Many countries in Africa and the Carribean suffer from ‘kleptocratic’ regimes, where the State is controlled and run for the benefit of an individual, or a small group, who use power to transfer a large fraction of society’s resources to themselves.
Examples of kleptocratic regimes include the Democratic Republic of the Congo (DRC, formerly Zaire) under Mobutu Sese Seko, the Dominican Republic under Rafael Trujillo, Haiti under the Duvaliers, Nicaragua under the Somozas, Uganda under Idi Amin, Liberia under Charles Taylor, Libya under Muammar Gaddafi and the Phillipines under Ferdinand Marcos. In most of these cases, kleptocratic regimes appear to have been disastrous for economic performance and impoverishment of citizens.
Most kleptocracies are characterised by ineffective institutionalised polities where formal institutions neither place significant restrictions on politicians’ actions nor make them accountable to the citizens.
The qualitative nature of politics appears to differ markedly between the strongly and weakly institutionalised polities. It is a fact that when institutions are strong, citizens punish politicians by voting them out of power.
To skirt around this possible disaster, politicians engage an extra gear and vie for support and endorsement from interest groups whose function becomes pivotal.
In a strong institutional set-up, citizens realise that exercising their constitutional rights is not a favour accorded to them by the politicians, but part of the constitutional order that everyone has to observe and support in a typical democracy. The assumption is that such a process would be part of the political dialogue within the ‘precincts’ of constitutionalism.
In contrast, when institutions are weak, politicians punish citizens who fail to support them. Politicians use the divide-and-rule strategy by creating and controlling some groups (through huge pecuniary incentives, for example) to advance their agenda while leaving the others in the periphery where they continue to languish in impoverishment. Some Malawian politicians have applied this strategy in their quest to consolidate power, which is very unfortunate.
It is a fact that Malawi has an ineffective institutional polity structure that has been ‘breeding ground’ for corruption, cronyism, and nepotism. Malawi does not have effective institutions that could be used to remove politicians from power—due to under-performance, among other factors—even if their constitutional terms of office are far from conclusion.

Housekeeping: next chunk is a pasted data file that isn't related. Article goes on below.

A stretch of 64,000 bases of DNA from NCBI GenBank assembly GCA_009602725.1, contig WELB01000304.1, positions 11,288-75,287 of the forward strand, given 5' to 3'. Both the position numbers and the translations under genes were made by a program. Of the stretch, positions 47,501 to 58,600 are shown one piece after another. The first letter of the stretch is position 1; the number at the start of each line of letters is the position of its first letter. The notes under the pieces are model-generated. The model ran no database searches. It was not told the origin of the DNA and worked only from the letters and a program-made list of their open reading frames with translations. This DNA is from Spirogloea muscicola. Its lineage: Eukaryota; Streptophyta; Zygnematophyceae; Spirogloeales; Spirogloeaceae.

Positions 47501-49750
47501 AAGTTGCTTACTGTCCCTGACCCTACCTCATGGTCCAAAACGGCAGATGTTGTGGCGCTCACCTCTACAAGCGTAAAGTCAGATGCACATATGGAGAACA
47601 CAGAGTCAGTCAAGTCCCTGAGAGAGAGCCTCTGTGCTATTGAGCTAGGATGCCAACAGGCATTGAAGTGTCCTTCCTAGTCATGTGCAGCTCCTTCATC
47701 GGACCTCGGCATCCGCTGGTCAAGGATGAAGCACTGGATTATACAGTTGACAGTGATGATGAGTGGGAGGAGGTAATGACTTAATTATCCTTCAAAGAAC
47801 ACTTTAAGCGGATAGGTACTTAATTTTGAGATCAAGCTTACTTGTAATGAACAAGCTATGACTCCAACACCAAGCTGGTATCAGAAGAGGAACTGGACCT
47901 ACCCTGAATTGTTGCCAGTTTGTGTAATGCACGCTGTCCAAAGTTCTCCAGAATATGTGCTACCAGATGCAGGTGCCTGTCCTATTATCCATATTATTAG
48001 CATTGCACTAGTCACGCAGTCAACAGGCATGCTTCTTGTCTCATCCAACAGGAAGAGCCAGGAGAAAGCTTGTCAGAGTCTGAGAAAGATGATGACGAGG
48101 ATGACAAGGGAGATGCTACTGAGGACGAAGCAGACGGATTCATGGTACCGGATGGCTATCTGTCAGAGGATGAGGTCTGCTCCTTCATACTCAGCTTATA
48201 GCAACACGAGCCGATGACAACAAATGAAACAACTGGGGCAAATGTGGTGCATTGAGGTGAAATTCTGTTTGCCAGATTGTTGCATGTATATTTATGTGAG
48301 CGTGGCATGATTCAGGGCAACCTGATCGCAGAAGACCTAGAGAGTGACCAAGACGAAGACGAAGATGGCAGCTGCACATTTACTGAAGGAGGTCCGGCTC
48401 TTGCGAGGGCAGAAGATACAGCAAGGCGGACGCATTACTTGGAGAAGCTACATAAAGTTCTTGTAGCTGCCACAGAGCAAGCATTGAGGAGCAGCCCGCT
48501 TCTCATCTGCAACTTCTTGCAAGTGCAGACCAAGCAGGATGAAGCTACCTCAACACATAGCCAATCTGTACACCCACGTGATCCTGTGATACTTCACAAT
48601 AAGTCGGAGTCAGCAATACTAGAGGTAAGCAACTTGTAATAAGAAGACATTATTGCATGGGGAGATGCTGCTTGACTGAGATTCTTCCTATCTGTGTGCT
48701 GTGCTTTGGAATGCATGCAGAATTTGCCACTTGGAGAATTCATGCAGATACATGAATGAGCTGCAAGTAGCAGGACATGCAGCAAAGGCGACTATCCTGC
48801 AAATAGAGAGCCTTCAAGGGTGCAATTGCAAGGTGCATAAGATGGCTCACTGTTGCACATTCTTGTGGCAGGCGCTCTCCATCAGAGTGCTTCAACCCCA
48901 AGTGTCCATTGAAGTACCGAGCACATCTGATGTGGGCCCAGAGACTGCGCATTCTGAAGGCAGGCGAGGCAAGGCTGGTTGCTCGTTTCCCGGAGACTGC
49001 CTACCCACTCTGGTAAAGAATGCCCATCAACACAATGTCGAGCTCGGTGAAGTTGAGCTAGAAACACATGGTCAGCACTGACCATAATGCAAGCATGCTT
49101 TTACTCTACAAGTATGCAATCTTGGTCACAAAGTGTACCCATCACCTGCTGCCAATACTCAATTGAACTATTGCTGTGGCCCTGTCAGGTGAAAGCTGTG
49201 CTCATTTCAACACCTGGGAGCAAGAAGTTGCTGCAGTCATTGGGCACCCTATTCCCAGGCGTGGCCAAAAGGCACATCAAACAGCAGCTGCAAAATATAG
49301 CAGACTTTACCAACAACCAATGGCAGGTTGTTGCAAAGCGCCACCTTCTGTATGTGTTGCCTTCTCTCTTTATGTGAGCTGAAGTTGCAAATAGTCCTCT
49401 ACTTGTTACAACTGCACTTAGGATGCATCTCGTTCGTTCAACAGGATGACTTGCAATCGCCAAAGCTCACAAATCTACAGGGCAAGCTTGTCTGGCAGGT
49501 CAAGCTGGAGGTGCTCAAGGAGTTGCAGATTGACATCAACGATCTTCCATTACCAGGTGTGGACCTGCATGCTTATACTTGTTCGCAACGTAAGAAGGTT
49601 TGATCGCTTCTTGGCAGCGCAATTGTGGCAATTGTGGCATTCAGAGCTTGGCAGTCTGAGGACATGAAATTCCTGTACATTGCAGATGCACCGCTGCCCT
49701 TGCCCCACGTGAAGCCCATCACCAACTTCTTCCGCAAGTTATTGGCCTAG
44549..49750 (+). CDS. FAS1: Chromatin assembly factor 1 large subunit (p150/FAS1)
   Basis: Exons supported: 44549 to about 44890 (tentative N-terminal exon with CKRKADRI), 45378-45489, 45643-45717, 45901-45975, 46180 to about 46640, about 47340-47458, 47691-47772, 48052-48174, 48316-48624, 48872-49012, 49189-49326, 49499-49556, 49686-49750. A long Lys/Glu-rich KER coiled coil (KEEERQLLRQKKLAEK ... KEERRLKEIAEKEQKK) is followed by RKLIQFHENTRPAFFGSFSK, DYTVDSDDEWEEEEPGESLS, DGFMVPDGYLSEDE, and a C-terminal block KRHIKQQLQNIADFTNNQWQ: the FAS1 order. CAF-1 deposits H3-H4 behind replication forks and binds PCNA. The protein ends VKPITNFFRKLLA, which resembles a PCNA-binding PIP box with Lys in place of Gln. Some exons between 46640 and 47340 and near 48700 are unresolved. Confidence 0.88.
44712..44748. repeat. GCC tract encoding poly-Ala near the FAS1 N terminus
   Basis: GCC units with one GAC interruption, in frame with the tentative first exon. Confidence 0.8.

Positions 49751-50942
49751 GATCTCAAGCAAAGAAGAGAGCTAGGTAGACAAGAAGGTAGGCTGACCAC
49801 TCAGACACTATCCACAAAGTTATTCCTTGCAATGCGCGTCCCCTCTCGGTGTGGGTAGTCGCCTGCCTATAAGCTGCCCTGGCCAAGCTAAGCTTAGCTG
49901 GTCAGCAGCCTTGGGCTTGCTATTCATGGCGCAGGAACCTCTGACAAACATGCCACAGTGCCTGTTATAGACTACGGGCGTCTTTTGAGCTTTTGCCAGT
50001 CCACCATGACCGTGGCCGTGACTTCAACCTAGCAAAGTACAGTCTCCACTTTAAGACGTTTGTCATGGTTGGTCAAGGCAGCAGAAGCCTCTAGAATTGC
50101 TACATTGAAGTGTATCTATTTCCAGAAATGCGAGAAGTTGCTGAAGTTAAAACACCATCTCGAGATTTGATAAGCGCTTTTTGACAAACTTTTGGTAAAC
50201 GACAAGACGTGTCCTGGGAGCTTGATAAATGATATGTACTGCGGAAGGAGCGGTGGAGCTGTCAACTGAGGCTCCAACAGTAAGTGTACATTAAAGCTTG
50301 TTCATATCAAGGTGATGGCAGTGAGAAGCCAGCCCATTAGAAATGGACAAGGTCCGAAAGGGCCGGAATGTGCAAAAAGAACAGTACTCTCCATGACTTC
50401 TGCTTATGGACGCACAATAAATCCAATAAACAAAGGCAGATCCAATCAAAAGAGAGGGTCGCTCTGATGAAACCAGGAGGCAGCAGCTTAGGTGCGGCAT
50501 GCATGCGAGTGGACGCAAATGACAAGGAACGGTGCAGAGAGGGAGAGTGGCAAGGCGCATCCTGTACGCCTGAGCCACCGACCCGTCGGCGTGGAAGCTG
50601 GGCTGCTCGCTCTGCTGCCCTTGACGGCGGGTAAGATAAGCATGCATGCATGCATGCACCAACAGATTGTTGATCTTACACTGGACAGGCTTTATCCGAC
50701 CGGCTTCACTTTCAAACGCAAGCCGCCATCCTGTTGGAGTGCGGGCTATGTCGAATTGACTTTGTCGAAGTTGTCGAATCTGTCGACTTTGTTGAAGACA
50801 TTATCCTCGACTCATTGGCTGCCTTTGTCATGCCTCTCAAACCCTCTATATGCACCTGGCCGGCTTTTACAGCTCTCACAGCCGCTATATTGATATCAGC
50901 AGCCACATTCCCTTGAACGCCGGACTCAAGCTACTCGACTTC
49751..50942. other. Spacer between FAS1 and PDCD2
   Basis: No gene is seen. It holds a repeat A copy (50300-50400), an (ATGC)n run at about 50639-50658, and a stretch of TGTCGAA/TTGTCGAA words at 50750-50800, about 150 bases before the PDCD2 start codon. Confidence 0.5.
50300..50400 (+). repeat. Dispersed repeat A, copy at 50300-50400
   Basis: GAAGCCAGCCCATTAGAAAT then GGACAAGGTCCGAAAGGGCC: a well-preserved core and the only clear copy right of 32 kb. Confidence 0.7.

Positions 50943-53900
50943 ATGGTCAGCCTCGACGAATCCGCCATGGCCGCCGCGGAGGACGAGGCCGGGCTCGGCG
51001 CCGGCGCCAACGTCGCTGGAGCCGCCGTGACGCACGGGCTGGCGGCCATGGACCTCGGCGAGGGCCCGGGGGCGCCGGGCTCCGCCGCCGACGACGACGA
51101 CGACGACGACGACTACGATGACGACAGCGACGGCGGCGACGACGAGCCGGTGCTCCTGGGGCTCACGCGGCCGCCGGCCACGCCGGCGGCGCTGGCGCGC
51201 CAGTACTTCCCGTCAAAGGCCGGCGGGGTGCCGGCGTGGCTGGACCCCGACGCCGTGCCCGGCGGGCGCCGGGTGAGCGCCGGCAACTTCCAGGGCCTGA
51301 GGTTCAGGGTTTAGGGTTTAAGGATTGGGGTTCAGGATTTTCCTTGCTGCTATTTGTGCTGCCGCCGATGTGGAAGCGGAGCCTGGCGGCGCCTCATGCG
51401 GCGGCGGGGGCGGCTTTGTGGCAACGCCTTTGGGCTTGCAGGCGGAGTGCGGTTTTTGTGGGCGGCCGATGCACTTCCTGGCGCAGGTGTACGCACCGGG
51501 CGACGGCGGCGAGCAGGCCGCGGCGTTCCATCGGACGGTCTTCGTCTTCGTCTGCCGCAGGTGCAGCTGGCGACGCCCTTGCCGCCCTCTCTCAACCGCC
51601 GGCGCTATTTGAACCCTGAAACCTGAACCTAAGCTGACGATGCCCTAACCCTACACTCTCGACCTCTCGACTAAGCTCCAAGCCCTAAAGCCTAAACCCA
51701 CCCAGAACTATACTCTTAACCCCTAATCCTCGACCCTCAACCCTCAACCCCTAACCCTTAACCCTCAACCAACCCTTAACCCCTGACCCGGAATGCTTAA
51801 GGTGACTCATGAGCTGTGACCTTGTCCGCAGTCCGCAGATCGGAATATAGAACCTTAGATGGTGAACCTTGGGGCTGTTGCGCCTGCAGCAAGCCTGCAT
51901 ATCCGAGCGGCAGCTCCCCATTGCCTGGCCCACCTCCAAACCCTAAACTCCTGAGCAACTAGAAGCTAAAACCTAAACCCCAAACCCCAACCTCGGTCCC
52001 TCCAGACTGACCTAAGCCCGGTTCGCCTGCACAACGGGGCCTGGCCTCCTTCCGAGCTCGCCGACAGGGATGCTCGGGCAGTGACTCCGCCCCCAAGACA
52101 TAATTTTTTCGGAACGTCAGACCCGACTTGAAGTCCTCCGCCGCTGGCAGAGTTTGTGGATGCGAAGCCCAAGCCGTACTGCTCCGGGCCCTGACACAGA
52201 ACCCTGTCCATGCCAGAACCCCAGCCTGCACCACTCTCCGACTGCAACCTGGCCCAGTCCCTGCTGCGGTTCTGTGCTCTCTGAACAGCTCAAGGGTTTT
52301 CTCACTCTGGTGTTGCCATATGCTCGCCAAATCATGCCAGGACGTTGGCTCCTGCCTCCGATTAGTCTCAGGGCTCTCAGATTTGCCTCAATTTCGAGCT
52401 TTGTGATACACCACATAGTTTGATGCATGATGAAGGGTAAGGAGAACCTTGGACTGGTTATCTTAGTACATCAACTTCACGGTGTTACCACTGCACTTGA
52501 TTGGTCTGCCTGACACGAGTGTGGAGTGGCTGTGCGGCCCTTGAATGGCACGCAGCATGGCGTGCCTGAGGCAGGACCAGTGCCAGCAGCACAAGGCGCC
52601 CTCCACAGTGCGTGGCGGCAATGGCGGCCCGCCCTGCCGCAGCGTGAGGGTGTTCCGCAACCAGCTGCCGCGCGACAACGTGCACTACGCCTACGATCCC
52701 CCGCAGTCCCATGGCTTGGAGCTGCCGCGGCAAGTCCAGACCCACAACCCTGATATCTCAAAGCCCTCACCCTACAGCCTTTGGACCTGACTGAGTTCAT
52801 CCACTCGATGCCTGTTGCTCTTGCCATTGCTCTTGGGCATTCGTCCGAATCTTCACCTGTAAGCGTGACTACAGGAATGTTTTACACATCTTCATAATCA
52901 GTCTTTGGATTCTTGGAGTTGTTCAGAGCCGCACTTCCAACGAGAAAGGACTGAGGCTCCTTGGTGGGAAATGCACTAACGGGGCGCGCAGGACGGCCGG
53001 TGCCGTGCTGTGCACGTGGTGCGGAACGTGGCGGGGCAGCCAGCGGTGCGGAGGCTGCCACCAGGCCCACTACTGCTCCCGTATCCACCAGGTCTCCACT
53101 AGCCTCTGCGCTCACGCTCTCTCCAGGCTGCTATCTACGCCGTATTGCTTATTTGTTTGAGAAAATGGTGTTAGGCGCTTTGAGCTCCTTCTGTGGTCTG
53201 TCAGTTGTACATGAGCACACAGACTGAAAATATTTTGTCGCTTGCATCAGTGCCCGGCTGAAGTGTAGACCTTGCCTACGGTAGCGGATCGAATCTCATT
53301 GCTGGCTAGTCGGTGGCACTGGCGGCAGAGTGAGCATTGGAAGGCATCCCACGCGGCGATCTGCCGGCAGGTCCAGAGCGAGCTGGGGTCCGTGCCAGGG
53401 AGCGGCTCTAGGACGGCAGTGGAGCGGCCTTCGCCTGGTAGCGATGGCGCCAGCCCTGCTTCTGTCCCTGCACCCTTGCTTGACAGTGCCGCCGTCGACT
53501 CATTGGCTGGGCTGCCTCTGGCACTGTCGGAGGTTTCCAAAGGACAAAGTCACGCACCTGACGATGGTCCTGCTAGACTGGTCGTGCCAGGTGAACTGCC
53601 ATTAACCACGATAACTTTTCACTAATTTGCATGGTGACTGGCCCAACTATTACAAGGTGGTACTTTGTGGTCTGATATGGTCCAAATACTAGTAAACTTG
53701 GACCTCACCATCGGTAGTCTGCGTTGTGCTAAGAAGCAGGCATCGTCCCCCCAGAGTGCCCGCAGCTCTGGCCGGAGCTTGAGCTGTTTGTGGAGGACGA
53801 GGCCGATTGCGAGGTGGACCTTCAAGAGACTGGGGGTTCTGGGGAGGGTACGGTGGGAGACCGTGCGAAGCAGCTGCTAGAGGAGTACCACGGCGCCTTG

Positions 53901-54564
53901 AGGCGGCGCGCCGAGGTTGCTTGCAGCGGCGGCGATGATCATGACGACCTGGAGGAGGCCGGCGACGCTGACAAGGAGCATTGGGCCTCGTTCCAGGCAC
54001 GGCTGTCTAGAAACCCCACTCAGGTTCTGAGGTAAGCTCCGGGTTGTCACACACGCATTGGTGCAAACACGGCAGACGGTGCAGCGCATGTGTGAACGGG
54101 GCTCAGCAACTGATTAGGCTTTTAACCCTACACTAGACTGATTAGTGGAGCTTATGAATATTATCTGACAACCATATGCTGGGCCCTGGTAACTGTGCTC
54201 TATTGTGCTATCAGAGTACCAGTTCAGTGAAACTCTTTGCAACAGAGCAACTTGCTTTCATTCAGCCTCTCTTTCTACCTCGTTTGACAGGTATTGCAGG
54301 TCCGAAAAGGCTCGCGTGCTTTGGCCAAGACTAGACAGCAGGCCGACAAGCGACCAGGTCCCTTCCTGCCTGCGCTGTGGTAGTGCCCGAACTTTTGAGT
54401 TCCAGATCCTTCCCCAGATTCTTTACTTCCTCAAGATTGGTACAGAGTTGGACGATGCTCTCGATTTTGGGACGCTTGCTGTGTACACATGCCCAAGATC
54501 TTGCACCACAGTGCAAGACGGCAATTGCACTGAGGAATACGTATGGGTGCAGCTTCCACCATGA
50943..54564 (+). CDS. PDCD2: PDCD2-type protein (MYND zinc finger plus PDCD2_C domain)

What is more worrying is that even if a particular political regime becomes synonymous with disastrous policies, corruption and cronyism, for example, there are ineffective constitutional mechanisms that would be used to, say, impeach such regimes.
In the absence of effective remedial mechanisms, such kleptocratic regimes—assuming we have had some in Malawi—would continue with their oppressive, but constitutional, mandates.
In the case of DRC, Dominican Republic and Haiti, this regime longevity has been made more paradoxical by the fact that such regimes apparently lack a core constituency (political base) for their support.
In the absence of strong institutions, such regimes adopt political strategies which become highly effective at defusing any opposition to their rule. In most African countries, such rulers tend to buy off opposition lawmakers, for example, with the aim of phasing out any functional opposition to their rule.
It is, however, fascinating to note that some of these rulers got their way to the higher echelons of power from the opposition benches in Parliament—or in churches! When in power, their behaviour smacks of pharisaic hypocrisy, to say the least.
It is also important to note that most of these kleptocracies we have in Africa plunder State resources for self-aggrandisement. They develop ineffective policies that catalyse the transfer of State resources to the ruling groups and their supporters, for example, as one way of incentivising them for continued political support. In particular, the nexus of inefficient policies becomes useful in creating an environment where any group that becomes politically mobilised against the ruling party (or the rulers) could be punished, while those that remain loyal are rewarded.
So what is the way forward then for Africa, and Malawi, in particular? The ‘line of best fit’ is the removal of such kleptocrats from power if the masses get ‘fed-up’ with their oppressive tendencies. If there are insufficient constitutional remedies, the oppressed should advocate the incorporation of adequate constitutional remedies in their laws to help in the removal of such oppressive kleptocracies. Oppression is alien to humanity.
The author is a consultant based in Addis Ababa, Ethiopia.